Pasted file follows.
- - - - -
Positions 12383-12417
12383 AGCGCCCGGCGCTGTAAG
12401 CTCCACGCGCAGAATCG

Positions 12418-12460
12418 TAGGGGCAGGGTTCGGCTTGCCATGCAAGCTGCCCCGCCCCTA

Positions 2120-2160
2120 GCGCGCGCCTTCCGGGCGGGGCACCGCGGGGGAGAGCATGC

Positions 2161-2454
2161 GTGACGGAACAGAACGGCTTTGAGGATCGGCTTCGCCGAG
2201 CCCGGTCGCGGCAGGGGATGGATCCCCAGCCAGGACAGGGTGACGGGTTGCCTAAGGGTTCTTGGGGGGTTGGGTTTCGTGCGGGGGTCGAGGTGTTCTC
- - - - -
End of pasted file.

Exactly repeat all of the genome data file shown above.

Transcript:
Positions 12383-12417
12383 AGCGCCCGGCGCTGTAAG
12401 CTCCACGCGCAGAATCG

Positions 12418-12460
12418 TAGGGGCAGGGTTCGGCTTGCCATGCAAGCTGCCCCGCCCCTA

Positions 2120-2160
2120 GCGCGCGCCTTCCGGGCGGGGCACCGCGGGGGAGAGCATGC

Positions 2161-2454
2161 GTGACGGAACAGAACGGCTTTGAGGATCGGCTTCGCCGAG
2201 CCCGGTCGCGGCAGGGGATGGATCCCCAGCCAGGACAGGGTGACGGGTTGCCTAAGGGTTCTTGGGGGGTTGGGTTTCGTGCGGGGGTCGAGGTGTTCTC